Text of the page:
You say tomato: Raman reads lycopene

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  • Published: Jun 10, 2016
  • Author: David Bradley
  • Channels: Raman
thumbnail image: You say tomato: Raman reads lycopene

Seeing red

Toward food analytics: fast estimation of lycopene and ß-carotene content in tomatoes based on surface enhanced Raman spectroscopy (SERS) Tomatoes photo by David Bradley

Surface enhanced Raman spectroscopy (SERS) could be a more tenable tool than HPLC in studying carotenoids and other micronutrients present in our food, according to a German study.

While there is ongoing debate about the true benefits of antioxidants on human health, particularly with respect to dietary supplementation it remains current that the presence of highly coloured pigments in the fruit and vegetables we eat do seem to have a positive effect on physiological markers. One such compound, the red pigment lycopene, found in tomatoes, is considered beneficial in general and more specifically in terms of a putative link between eating this popular fruit we often think of as a vegetable and a lower risk of prostate cancer.

Andreea Ioana Radu, Oleg Ryabchykov, Thomas Wilhelm Bocklitz, Uwe Huebner, Karina Weber, Dana Cialla-May, and Jürgen Popp of the Friedrich Schiller University Jena, Institute of Physical Chemistry and Abbe Center of Photonics, and the Leibniz Institute of Photonic Technology Jena, in Germany, writing in The Analyst point to a deficit in our knowledge of lycopene and other carotenoids. They suggest that while much is known about lycopene and beta-carotene, less is known about these compounds in the plant phase. As such, they have turned to surface enhanced Raman spectroscopy (SERS) to help them differentiate between carotenoids in the plant.

Ingestion insights

The team created a suitable simulated matrix was simply by mixing the two carotenoids in defined proportions and then used e-beam lithography (EBL) SERS-active substrate and a 488 nanometre excitation source to probe the sample. They also extracted carotenoids from actual tomato plants and measured those and applied a combination of principal component analysis and partial least squares regression (PCA-PLSR) to the data. They then compared the results with high-performance liquid chromatography (HPLC) measurements of the same extracts. "A good agreement was obtained between the HPLC and the SERS results for most of the tomato samples," the team reports.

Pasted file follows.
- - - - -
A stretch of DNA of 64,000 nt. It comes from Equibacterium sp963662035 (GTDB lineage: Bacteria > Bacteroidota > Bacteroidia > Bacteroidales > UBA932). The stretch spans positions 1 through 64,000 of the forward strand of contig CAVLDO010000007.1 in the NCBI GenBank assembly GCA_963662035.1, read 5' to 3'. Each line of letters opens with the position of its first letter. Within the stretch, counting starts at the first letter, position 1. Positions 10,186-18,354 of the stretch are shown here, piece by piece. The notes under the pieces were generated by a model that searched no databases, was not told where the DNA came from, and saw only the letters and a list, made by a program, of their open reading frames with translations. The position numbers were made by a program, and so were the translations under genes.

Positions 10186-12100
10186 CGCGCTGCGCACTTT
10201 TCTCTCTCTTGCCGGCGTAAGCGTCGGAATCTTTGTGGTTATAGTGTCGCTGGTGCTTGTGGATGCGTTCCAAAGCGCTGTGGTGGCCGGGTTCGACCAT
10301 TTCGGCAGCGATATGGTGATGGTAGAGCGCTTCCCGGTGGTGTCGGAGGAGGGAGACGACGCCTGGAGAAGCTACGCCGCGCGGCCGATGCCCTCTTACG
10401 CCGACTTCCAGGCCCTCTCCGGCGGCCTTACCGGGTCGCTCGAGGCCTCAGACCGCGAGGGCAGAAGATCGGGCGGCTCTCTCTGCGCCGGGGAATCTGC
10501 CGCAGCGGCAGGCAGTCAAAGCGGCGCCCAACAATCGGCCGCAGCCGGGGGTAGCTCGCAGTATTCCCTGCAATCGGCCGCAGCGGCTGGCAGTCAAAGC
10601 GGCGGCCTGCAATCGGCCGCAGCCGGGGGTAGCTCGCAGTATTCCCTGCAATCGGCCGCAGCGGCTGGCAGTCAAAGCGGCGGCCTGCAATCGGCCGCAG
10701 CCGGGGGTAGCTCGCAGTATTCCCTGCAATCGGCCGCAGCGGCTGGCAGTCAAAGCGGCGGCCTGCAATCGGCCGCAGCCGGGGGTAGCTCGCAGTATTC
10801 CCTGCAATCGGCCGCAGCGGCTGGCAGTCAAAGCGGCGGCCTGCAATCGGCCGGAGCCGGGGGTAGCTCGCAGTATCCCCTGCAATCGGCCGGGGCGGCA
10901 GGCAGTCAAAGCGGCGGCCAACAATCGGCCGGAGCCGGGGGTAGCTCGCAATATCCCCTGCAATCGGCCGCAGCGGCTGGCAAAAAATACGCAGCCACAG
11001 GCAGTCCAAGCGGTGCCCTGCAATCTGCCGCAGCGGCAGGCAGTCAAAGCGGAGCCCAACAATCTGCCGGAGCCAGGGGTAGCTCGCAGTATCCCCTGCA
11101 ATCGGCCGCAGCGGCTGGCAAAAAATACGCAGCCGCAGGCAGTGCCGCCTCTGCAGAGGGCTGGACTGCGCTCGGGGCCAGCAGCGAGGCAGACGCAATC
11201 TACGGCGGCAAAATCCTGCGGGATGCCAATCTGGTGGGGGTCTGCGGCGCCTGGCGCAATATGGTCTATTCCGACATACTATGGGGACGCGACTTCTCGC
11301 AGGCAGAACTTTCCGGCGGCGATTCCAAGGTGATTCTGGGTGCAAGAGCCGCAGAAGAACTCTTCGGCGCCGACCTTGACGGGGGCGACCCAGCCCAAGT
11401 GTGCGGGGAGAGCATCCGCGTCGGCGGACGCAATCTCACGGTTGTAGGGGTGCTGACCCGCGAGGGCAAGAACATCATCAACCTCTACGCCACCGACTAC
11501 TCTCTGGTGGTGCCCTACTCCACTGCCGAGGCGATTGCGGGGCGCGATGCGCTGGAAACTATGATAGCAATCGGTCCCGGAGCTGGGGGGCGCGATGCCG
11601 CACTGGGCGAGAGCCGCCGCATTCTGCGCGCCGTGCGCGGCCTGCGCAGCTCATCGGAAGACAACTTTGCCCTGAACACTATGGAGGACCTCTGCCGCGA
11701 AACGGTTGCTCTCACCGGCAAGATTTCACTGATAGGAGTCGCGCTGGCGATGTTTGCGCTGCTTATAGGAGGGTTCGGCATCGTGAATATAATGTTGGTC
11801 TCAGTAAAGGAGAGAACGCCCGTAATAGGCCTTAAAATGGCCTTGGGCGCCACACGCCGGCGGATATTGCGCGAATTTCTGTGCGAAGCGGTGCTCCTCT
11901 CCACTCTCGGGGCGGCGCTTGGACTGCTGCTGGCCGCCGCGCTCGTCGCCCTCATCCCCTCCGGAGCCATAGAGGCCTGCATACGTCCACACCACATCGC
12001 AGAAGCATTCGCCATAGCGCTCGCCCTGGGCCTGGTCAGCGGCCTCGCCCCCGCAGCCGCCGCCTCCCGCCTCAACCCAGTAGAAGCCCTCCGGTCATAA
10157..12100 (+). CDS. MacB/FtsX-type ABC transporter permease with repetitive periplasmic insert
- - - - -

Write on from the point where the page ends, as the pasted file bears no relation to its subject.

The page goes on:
The reason that such analytical techniques are important is that despite their being some 600 known carotenoids a mere fifty of those are present in the human diet and just a handful of that fifty is detectable in human blood plasma, namely alpha- and beta-carotene, beta-cryptoxanthin, lycopene, lutein, and zeaxanthin. If these compounds are truly essential to good health, there is something of a discrepancy, one must assume between the abundance of this group of antioxidants in plants in general, among those we eat and within that group the ones that seem to circulate in our blood, presumably for our benefit.

Some of the carotenoids are pro-vitamins forming vitamin A through metabolic activity, but some have oxygen and radical-scavenging properties of their own. This is important given that vitamin A from oily fish, liver and eggs does not always provide enough for our needs. Lycopene itself, of the 5 or 6 carotenoids usually detectable in plasma, is the most efficient in neutralising reactive oxygen species. It is also known to reduce cell division that might occur during the development of cancer. All that said, the detrimental effects of tobacco smoking and alcohol consumption on the body are thought to be exacerbated by excessive carotenoid ingestion.

Please SERS

"It is, accordingly, important from a health point of view to have a balanced dietary regime," the team asserts, emphasising that to achieve such a regime, one must have detailed information regarding the quality and composition of the food one eats. They point out that HPLC is the "golden standard" analytical technique in such endeavours, however it is cumbersome and expensive, whereas SERS offers several advantages provided it can distinguish between the carotenoids at low concentrations in real-world samples. The team obtained "a good agreement" between their HPLC and SERS results for most of their tomato samples at different stages of ripeness, which bodes well for the further development of this technology.

Related Links

Analyst 2016, online: "Toward food analytics: fast estimation of lycopene and ß-carotene content in tomatoes based on surface enhanced Raman spectroscopy (SERS)"

Article by David Bradley

The views represented in this article are solely those of the author and do not necessarily represent those of John Wiley and Sons, Ltd.

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